They look stunning and make you feel like a locomotive machinist.
And are a good investment like classic cars and old Vespas

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#6: Post by cafeIKE »

A PID allows walk up shots w no flushing. Add a switch to engage the pstat when you need steam and it's a match made in heaven.
I used mine for about 15 years.

See HX Heaven or 1½ Boiler


#7: Post by Curt-HB »

Hi Napoli

Fun project. I have a VME HX. I got tired of dealing with the poor reliability of the pstat and looked into a pid conversion. In the end, decided to do the intermediate step of keeping the pstat and converting the circuit to low voltage with a SSR. Pstats often fail because of the high current beats up the switch contacts. Since switching over to SSR, reliability problem went away. Also, one can then focus on ideal pstat behavior rather then shopping pstat with sufficient amperage. Of course, the door is open to go PID in the future. If you choose to go pstat+ SSR, you'll need a convenient low voltage source. I found it easiest to use a usb cable run to mini usb wall supply (old iphone cube). When I want to control on time for morning coffee, I plug in USB to a timer switch (doesnt need to be high current) and leave the machine on. Or you can alternatively place main power as well on a timer that manages high current. When adding SSR, pay attention to the SSR heat sinking.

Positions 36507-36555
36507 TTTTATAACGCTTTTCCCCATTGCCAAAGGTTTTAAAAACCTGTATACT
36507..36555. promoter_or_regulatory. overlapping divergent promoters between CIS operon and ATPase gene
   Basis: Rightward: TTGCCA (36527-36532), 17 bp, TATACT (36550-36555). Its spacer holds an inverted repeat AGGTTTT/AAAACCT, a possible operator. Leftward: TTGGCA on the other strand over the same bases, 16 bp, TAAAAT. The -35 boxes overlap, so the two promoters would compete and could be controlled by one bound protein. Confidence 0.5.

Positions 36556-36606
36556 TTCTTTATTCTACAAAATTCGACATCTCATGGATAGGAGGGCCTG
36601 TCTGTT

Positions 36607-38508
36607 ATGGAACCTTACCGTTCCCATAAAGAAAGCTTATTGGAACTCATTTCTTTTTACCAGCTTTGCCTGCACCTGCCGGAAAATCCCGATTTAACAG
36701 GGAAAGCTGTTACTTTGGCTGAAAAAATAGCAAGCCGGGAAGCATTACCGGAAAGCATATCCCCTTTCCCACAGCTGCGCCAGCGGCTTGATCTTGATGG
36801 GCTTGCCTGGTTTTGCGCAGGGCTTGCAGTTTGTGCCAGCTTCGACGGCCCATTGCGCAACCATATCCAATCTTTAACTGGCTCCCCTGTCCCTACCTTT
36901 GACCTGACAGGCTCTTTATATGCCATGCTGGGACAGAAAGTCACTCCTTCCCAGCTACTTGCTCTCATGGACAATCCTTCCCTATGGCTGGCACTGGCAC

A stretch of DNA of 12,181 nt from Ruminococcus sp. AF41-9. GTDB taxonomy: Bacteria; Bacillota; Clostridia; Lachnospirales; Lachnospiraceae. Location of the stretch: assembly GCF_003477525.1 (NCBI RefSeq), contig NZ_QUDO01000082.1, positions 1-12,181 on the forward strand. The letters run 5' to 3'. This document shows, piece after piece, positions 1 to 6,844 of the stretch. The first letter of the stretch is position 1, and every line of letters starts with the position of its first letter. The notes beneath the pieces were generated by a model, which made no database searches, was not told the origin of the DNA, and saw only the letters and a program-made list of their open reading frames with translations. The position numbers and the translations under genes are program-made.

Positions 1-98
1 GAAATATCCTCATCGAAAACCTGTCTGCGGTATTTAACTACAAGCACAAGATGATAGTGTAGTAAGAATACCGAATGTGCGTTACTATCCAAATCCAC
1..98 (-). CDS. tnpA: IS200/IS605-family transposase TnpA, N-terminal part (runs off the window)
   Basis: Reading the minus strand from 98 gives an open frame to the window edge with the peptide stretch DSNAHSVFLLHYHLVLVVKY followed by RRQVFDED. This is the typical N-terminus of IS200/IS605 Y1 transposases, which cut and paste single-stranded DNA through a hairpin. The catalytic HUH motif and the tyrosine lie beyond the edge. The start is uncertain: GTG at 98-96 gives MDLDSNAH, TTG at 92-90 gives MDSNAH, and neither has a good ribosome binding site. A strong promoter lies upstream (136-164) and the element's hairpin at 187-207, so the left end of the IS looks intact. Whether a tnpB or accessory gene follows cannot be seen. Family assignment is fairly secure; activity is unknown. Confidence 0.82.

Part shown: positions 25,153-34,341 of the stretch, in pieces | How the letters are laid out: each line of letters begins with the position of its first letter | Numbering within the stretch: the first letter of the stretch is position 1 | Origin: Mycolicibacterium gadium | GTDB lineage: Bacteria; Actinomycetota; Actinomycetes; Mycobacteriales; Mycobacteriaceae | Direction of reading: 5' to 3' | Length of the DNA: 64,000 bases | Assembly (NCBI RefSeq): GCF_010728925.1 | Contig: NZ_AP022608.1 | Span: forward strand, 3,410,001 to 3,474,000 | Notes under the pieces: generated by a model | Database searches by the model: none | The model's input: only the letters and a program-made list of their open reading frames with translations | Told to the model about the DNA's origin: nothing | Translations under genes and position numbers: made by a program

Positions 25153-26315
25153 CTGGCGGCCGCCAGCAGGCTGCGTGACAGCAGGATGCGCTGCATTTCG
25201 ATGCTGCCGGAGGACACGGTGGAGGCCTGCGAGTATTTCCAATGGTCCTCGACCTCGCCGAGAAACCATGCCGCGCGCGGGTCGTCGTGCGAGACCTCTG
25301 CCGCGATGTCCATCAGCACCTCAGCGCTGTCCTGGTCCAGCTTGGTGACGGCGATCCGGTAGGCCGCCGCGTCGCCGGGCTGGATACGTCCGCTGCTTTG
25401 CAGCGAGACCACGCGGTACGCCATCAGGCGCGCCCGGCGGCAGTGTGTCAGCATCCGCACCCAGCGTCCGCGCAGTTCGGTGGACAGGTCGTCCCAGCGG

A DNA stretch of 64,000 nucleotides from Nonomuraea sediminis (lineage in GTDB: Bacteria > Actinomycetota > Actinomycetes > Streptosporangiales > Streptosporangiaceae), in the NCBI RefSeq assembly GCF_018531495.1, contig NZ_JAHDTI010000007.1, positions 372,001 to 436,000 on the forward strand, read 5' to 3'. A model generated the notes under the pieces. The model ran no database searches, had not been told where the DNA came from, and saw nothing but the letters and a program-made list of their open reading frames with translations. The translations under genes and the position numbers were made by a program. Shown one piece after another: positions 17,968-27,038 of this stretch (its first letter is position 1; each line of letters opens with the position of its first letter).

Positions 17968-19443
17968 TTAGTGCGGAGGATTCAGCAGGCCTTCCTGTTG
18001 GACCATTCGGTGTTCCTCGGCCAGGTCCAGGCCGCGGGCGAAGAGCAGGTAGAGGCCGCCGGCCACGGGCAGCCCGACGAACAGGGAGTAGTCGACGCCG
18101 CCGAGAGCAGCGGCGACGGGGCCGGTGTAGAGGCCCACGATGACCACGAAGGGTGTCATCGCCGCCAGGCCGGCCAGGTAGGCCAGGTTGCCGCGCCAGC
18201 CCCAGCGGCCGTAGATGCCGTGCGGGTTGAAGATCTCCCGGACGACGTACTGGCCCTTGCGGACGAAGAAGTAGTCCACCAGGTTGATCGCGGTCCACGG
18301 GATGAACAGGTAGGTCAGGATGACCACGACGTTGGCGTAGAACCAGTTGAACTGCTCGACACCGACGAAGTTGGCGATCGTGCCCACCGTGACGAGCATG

If properly setup, HX Temperature stability, as measured with SCASE equals my single boiler pid.

As you will learn when you peal back more layers to all this, the E61 was originally intended for an HX machine - with pstat. So if you want to retain historical functionality, yet make it more reliable, the pstat/ssr may be a useful option.

More trivia, HX water is fresher then single boiler, but dont offer as much ability to manipulate pressure during shot. Single boilers can act like a capacitor in an electrical circuit. One can pre- build boiler pressure with pump switch, or conversely use boiler pressure only to finish shot. HX just don't have the same give there, as your water source is in a tube. Almost makes vibe pumps seem like rotary pumps because the pressure is direct. Flushing is done for both temp control and to remove vapor in the HX tube caused by static water heated to the high boiler temp. Others have elaborated on all this in other threads.

Hope this helps. Many knowledgeable folks here, home-barista contributors have been of great benefit to me over the years. Thanks to all contributors!


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#8: Post by cafeIKE »

One benefit of a PID is NO CLACK.

Dinner party guests frequently asked "What's that clicking?"

Napoli (original poster)

#9: Post by Napoli (original poster) »

Thanks for the inputs
I will consider pstat/ssr ruote as i want to mess with this beauty the least possible.
Plus flushing doesn't bother me that much.
Anyway these mods would be done by a technician as they exceed my knowledge and abilities.
Another question: do you recommend distilled water for the boiler only to reduce scale?
Thanks again

Team HB

#10: Post by JRising »

Napoli wrote: Another question: do you recommend distilled water for the boiler only to reduce scale?
No, but I strongly suggest testing your water hardness, PH and Chloramine levels and using a decent water softener specifically designed for "steam producing food equipment".